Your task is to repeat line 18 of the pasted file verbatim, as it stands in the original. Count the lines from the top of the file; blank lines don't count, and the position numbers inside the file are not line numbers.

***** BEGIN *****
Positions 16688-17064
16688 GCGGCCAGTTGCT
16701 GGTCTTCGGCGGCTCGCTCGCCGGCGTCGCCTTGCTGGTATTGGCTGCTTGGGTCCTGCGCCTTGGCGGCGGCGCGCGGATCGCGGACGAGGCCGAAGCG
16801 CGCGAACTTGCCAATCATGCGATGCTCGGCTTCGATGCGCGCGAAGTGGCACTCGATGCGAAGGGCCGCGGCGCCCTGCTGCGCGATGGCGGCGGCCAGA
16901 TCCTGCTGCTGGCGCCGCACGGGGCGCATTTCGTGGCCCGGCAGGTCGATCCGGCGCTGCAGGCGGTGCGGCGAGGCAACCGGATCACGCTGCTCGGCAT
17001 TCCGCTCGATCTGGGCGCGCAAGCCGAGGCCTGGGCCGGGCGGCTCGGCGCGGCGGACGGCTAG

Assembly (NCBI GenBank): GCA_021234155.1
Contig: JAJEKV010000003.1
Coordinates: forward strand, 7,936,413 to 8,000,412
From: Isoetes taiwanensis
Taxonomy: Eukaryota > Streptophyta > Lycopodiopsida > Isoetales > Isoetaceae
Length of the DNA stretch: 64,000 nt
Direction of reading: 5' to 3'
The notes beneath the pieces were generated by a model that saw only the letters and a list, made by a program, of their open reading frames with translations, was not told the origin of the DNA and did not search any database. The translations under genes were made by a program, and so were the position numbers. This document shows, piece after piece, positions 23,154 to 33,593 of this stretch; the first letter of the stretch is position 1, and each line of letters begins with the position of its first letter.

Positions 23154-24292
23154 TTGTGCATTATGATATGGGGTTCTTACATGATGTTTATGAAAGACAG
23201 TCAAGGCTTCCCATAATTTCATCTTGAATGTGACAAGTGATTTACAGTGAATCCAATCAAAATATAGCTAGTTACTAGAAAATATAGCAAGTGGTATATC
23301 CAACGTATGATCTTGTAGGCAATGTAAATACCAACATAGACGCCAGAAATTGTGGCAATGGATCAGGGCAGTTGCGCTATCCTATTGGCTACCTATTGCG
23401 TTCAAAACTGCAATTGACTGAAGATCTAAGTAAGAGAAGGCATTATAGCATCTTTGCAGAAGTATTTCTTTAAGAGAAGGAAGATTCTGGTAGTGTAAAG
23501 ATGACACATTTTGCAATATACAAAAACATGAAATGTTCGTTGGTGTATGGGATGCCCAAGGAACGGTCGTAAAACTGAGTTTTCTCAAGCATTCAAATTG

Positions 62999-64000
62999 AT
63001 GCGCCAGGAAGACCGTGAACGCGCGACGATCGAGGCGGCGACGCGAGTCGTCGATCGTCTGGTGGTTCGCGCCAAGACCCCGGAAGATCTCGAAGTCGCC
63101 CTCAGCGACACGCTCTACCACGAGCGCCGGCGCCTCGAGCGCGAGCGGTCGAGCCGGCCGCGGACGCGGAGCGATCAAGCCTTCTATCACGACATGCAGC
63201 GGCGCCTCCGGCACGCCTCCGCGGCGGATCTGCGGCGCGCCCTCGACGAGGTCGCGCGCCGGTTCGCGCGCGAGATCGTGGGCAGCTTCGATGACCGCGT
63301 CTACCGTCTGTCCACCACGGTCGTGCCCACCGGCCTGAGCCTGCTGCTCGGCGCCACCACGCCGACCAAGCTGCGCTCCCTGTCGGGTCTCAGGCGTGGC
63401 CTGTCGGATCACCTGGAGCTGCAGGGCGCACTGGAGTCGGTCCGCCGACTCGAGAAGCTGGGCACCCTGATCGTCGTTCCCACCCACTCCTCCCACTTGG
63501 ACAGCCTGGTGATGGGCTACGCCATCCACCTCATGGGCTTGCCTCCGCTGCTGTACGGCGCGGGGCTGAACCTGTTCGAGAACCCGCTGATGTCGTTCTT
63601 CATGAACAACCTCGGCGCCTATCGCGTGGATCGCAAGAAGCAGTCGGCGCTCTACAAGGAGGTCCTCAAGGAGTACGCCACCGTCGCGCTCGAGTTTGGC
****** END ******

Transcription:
23301 CAACGTATGATCTTGTAGGCAATGTAAATACCAACATAGACGCCAGAAATTGTGGCAATGGATCAGGGCAGTTGCGCTATCCTATTGGCTACCTATTGCG